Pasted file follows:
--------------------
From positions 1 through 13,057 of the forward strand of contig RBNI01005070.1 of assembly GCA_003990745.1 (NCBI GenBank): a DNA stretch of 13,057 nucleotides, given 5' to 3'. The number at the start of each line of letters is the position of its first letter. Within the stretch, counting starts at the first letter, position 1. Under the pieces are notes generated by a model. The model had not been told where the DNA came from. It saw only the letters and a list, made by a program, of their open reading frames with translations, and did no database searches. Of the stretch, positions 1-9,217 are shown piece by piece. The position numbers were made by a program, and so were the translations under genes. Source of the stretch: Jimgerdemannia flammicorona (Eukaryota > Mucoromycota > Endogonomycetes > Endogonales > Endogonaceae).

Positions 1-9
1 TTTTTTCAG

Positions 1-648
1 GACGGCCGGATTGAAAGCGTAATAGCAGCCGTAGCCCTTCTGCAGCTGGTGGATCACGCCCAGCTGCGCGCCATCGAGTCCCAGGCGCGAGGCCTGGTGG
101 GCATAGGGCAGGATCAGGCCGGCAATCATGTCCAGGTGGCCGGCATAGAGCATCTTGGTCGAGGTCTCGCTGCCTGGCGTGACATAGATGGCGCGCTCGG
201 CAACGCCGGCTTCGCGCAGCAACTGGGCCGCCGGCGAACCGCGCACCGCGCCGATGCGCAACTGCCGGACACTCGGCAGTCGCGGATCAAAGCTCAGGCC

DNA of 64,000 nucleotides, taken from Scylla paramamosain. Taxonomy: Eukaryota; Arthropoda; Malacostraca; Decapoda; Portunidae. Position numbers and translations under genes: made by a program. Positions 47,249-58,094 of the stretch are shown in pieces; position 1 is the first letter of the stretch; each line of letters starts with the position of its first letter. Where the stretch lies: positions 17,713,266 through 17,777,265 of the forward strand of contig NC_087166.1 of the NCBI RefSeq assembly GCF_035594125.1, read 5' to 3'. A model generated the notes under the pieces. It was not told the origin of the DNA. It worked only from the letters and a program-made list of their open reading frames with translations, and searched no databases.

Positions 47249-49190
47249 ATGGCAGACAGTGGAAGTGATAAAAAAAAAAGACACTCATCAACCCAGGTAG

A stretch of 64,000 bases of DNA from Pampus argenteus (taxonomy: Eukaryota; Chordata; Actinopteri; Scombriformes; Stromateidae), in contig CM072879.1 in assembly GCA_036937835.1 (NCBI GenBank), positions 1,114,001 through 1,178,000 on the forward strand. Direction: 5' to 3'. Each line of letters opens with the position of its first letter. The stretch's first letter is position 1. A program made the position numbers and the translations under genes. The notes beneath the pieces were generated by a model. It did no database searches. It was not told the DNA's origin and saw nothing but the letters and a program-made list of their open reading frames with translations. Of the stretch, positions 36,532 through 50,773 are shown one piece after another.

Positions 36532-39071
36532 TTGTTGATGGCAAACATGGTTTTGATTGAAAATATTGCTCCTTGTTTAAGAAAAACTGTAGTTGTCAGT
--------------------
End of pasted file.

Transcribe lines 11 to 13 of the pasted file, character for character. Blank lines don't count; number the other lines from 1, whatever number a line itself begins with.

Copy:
A stretch of 64,000 bases of DNA from Pampus argenteus (taxonomy: Eukaryota; Chordata; Actinopteri; Scombriformes; Stromateidae), in contig CM072879.1 in assembly GCA_036937835.1 (NCBI GenBank), positions 1,114,001 through 1,178,000 on the forward strand. Direction: 5' to 3'. Each line of letters opens with the position of its first letter. The stretch's first letter is position 1. A program made the position numbers and the translations under genes. The notes beneath the pieces were generated by a model. It did no database searches. It was not told the DNA's origin and saw nothing but the letters and a program-made list of their open reading frames with translations. Of the stretch, positions 36,532 through 50,773 are shown one piece after another.

Positions 36532-39071
36532 TTGTTGATGGCAAACATGGTTTTGATTGAAAATATTGCTCCTTGTTTAAGAAAAACTGTAGTTGTCAGT